The Legacy of King George

Kathleen Hall Jamieson writes from her perspective in the Texas Monthly:

George Bush's legacy is going to be his use of signing statements. He has used them to replace the veto, which represents a shift in institutional power and alters the relationship between the branches. When a president doesn't issue a veto until the sixth year of his presidency but nonetheless systematically takes exception to legislation, that person is doing something different from what his predecessors did. Some observers view this as a healthy exercise of executive power; others view it as overstepping. I’m in the second camp.

Many signing statements are absolutely benign. They applaud Congress for passing the legislation, for instance. It’s true that earlier presidents used signing statements as something akin to what I call a 'de facto item veto.' What's new in this president's use is the displacement of the traditional veto for this alternative form. A good example is John McCain’s proposal from 2005 that banned the torture of detainees and passed with a veto-proof majority. Bush had already made clear his administration’s views on the matter, but he held a press availability with Senator McCain in which he said positive things about the legislation. He engaged in what I would call “public embrace, private repudiation.” Two weeks after the press conference, President Bush signed the bill, and the signing statement was posted on the White House Web site. Its eighth paragraph reserved the right to nullify the provision over which McCain and Bush had fought. The president didn’t say he would nullify it; he said he reserved the right to do so. That happened on December 30. Where do you think reporters are on December 30? They’re not paying attention to the White House Web site.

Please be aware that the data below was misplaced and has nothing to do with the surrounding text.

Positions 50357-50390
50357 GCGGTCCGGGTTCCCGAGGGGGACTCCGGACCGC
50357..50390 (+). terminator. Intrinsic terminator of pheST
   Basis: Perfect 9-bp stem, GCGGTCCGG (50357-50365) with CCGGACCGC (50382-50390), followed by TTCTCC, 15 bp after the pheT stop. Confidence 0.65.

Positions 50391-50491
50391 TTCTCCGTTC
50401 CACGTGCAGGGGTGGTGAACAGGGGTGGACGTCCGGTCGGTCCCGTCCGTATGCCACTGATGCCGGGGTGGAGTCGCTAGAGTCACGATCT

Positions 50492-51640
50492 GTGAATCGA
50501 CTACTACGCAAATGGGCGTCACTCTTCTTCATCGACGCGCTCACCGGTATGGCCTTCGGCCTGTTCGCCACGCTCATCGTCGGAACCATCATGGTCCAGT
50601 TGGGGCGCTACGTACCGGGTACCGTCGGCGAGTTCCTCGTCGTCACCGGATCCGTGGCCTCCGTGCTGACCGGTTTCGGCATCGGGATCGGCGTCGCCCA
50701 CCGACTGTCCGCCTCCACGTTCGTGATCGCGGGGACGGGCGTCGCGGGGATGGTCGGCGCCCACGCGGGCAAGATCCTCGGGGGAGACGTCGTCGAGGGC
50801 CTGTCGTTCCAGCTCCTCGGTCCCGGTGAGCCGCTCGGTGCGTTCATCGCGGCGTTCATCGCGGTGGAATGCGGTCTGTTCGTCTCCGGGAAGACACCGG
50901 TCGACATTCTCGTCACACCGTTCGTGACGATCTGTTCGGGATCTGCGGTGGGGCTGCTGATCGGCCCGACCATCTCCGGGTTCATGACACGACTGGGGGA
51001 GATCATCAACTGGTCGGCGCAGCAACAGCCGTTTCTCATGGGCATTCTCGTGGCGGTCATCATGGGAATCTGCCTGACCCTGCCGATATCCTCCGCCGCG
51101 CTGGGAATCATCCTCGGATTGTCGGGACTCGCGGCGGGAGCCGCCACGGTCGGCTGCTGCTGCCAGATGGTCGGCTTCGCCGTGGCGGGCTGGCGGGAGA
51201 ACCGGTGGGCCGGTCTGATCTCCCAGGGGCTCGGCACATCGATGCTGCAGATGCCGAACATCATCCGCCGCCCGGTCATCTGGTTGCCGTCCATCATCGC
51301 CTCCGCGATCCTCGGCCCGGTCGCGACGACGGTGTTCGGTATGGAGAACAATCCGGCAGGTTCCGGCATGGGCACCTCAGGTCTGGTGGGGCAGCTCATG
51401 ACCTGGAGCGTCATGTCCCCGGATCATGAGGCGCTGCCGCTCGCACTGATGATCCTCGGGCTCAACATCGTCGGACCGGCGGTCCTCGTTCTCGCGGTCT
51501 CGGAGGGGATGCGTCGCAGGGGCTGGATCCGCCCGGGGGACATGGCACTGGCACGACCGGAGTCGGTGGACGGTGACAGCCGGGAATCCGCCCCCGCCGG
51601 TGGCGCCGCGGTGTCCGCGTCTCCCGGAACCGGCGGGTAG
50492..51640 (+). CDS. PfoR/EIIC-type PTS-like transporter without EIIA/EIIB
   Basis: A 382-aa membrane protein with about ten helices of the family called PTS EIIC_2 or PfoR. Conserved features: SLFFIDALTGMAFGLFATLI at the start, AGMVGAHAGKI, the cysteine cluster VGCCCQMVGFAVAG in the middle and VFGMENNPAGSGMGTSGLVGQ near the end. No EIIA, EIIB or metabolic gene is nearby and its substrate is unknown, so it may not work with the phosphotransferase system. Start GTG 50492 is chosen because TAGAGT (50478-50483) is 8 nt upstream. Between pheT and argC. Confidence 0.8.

So you can ask if the press availability was real. Now you have a de facto item veto in a constitutionally problematic moment, because had Bush simply vetoed the bill, McCain would have had the votes to override it. That would have checked the president, as provided for in the Constitution.

If President Bush’s successors continue to do this, it could be not simply an important legacy. It could be the most important legacy. It shifts your presumption of what presidents can do.

It's called creeping monarchism.